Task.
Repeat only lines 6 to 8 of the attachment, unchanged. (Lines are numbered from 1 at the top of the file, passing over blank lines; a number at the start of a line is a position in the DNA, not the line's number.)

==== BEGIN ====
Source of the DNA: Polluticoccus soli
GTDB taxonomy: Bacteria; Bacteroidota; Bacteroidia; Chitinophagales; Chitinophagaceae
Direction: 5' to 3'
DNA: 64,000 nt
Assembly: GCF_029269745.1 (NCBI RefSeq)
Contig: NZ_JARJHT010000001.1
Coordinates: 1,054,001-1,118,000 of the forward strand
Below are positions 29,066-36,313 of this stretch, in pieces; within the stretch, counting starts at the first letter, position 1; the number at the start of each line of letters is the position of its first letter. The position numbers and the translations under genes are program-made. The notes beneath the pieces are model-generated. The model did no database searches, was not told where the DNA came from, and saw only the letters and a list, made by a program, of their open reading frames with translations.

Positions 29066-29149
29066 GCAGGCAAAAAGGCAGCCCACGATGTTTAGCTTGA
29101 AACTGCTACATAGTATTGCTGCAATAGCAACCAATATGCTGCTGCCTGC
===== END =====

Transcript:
Contig: NZ_JARJHT010000001.1
Coordinates: 1,054,001-1,118,000 of the forward strand
Below are positions 29,066-36,313 of this stretch, in pieces; within the stretch, counting starts at the first letter, position 1; the number at the start of each line of letters is the position of its first letter. The position numbers and the translations under genes are program-made. The notes beneath the pieces are model-generated. The model did no database searches, was not told where the DNA came from, and saw only the letters and a list, made by a program, of their open reading frames with translations.